Research in Arts and Wellbeing (RAW)

Our research into the connection between arts therapies and arts and health impacts upon the healthcare experience by changing perceptions and practices within healthcare settings. We fit into the Creative Industries focus of the University Research Strategy.

The overall aim of this work is to improve the experience of patients by placing wellbeing and quality of life at the forefront of investigations and providing opportunities for people to exercise their voice towards mutual recovery and social support.

The group is chaired by Dr. Clive Holmwood, Associate Professor in the Discipline of Therapeutic Arts, and Co-chaired by Professor Susan Hogan.

Our current and most recent projects are:

Arts-based Interventions with Women and Girls 

The United Nations High Commissioner for Refugees (UNHCR) has identified that refugee children's participation in mainstream schooling in many refugee host countries (RHCs) is substantially lower than their settled peers and that for girls the gap is even more significant.  This project is exploring the literature around arts-based interventions aimed at girls and young women and the particular affordances and ethical complexities of these.

The Birth Project

In The Birth Project, led by Professor Susan Hogan, obstetricians, midwives, doulas, birth-partners and new mothers were given the opportunity to explore their experiences of compassion fatigue, stress, birth suffering and post-natal readjustments using the arts. This involved phototherapy, photo-diaries and art elicitation in groups, which then joined together in ‘mutual recovery’ events in which perspectives were shared, primarily through elucidation of the art works produced.

Birth Shock! Is an extension of The Birth Project, that uses film to explore the experience of birth. The aim is to share insights with practitioners and the broader public and embed the films into future training.

Birth and the Arts

With a focus on the benefits of expressive arts making, this project investigates parental distress in relation to the experience of premature birth. The study aims to develop the design for an expressive arts-based support programme by assessing the necessity and function of such a service for parents ‘at risk’ of premature birth.

Creative Network Plus

Developed as a part of the GCRF Education in Conflict and Crisis Research portfolio, this project is aimed at providing baseline research for an interdisciplinary arts and social science network plus- (Creative Network). This aims to investigate how innovations in technologies (mobile and digital) can support Cultural and Creative Industries for Refugee Youth (young people aged 16-32 years) that will enable better integration and access to Vocational Education and Training in the Network-hosting communities of six of the world's top 10 RHCs - Turkey, Uganda, Pakistan, Bangladesh, Lebanon and Ethiopia.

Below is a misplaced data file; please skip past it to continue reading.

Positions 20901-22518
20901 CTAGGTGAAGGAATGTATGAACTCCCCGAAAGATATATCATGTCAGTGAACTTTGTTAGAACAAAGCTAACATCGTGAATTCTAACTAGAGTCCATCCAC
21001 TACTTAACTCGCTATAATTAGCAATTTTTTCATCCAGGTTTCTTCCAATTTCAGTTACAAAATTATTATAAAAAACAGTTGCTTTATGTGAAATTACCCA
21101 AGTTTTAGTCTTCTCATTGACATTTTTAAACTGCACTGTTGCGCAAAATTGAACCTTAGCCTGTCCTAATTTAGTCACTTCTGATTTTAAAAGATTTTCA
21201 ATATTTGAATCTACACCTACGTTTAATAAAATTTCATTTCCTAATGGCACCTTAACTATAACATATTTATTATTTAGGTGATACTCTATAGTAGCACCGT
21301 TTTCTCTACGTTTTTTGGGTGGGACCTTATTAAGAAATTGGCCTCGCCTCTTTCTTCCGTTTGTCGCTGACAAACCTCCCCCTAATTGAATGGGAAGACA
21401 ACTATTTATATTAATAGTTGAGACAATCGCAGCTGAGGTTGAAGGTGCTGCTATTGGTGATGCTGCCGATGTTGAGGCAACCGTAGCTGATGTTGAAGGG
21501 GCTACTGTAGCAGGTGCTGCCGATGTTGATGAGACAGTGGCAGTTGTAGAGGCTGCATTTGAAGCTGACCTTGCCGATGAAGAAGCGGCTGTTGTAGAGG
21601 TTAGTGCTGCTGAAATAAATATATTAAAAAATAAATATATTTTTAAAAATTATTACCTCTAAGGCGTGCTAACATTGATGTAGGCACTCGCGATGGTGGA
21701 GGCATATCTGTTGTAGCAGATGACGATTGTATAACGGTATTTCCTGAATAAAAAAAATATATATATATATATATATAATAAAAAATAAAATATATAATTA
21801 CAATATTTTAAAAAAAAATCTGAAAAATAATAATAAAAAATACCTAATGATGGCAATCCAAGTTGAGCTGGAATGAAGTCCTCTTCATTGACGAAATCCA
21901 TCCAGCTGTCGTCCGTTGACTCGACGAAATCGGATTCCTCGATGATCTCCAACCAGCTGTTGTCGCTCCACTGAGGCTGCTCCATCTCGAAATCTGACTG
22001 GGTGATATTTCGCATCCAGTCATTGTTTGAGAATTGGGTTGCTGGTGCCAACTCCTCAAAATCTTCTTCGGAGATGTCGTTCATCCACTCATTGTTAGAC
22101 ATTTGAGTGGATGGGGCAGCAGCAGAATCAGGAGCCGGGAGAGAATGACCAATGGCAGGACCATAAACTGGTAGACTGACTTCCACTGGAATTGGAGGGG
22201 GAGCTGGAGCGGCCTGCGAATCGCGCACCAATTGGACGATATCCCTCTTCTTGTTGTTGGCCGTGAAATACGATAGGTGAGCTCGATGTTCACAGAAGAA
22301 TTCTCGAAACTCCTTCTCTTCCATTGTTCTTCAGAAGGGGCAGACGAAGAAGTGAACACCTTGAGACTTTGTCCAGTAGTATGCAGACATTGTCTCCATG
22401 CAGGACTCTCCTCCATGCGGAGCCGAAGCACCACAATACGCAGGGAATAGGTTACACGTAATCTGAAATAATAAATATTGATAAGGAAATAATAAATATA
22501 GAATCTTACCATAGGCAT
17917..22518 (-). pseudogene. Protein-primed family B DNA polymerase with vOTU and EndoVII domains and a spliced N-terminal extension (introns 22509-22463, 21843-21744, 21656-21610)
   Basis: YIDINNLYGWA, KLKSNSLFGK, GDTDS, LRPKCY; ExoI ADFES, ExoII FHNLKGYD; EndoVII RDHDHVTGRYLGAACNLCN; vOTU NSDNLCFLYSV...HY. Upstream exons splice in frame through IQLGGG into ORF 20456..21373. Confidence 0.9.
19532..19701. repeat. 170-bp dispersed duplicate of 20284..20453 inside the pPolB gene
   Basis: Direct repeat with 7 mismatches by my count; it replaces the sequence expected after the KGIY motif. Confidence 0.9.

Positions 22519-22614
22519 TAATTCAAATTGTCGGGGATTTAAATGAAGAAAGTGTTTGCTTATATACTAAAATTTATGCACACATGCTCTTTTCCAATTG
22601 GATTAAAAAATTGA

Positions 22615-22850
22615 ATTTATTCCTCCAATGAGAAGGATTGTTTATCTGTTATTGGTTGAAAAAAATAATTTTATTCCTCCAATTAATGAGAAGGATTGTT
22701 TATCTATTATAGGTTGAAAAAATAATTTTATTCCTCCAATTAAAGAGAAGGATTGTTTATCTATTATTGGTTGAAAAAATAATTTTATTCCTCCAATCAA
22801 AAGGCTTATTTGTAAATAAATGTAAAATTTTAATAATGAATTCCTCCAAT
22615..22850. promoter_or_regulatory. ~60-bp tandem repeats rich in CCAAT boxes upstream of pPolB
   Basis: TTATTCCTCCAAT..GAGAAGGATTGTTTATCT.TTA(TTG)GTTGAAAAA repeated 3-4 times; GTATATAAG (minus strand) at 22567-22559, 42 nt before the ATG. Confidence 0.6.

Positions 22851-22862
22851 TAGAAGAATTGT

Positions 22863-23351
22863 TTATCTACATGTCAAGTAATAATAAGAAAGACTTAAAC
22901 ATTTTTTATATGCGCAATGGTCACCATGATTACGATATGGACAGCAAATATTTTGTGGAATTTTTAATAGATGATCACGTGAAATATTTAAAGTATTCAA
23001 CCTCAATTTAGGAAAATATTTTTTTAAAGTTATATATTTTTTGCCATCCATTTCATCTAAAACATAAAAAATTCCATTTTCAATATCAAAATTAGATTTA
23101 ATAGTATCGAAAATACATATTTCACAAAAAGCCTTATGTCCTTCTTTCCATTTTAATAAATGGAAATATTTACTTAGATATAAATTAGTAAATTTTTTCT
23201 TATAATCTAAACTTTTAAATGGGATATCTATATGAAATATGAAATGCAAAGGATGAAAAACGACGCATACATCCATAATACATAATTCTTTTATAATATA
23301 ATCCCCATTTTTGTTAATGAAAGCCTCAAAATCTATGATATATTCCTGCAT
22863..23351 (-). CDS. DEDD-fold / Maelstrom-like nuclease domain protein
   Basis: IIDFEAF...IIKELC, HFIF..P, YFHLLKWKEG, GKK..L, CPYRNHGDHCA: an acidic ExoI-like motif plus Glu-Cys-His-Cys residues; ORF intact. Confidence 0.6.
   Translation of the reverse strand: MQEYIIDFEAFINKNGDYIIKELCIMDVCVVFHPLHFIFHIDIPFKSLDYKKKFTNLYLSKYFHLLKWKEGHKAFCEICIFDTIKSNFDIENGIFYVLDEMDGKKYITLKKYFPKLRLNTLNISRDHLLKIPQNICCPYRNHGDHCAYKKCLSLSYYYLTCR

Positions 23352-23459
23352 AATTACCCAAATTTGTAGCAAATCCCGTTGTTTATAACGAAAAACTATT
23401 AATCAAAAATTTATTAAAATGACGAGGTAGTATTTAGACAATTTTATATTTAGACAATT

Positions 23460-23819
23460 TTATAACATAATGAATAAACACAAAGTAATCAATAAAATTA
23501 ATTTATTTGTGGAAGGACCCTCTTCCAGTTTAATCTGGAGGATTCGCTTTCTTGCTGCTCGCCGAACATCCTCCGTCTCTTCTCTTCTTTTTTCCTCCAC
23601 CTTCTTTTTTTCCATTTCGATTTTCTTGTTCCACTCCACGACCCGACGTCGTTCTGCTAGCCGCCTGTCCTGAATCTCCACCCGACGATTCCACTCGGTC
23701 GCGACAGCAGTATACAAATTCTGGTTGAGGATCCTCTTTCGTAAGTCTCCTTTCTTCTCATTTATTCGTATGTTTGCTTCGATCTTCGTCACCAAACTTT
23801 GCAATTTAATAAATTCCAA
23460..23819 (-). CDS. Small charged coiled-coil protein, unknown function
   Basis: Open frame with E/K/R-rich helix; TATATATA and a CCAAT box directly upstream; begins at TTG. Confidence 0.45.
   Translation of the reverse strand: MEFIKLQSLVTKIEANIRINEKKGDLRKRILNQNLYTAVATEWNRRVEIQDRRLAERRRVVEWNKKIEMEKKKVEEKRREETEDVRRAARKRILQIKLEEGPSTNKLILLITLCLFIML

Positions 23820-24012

This project will advance our theoretical understanding, build strong, equitable and sustainable partnerships, and support the engagement of the Creative Network's stakeholders. 

Dance Movement Therapy and Parkinson’s

Coordinated by Jill Bunce, this project addresses aspects of the care and treatment of Parkinson’s. In what is a novel approach, it also seeks to examine the potential of dance movement therapy to enhance quality of life and wellbeing in patients. 

Gestalt Psychotherapy and Dance Movement Therapy

Paul Rickets continues to develop his body of work examining the impact of professional and self-reflective practice on teaching and learning in higher education. 

Moving Forces

This project is the collaboration of a team of researchers, academics and practitioners wishing to investigate the effects of Dance Movement Therapy on quality of life, wellbeing and mental health in former UK service personnel. The project aims to evidence Dance Movement Therapy’s ability to provide a positive wellbeing experience by reducing social withdrawal and anxiety, easing PTSD (post-traumatic stress disorder) symptoms and the reduction of pain.

Singing for Health

In her new role as Senior Research Fellow, Dr Yoon Irons brings a wealth of research activity with her which she continues to build on. Her focus extends from an interest in the potential health benefits of singing and music for people with a long-term health condition. She has recently completed an international study Sing to Beat Parkinson’s® and Sing to Beat Aphasia.

Learn more about singing for health

Therapeutic Arts and Creativity

Exploring the intersection of drama therapy and education, Dr Clive Holmwood’s work builds on his recent co-edited book, Learning as a Creative and Developmental Process in Higher Education - A Therapeutic Arts Approach and its Wider Application.

Additionally, published in November 2020 The Routledge International Handbook of Play, Therapeutic Play and Play Therapy coedited by Clive Holmwood and former visiting Professor Sue Jennings has brought together international research and case studies on play across the spectrum, including a small research project Clive carried out in a school using neuro dramatic play.

Our team

Arts and Health is researched by: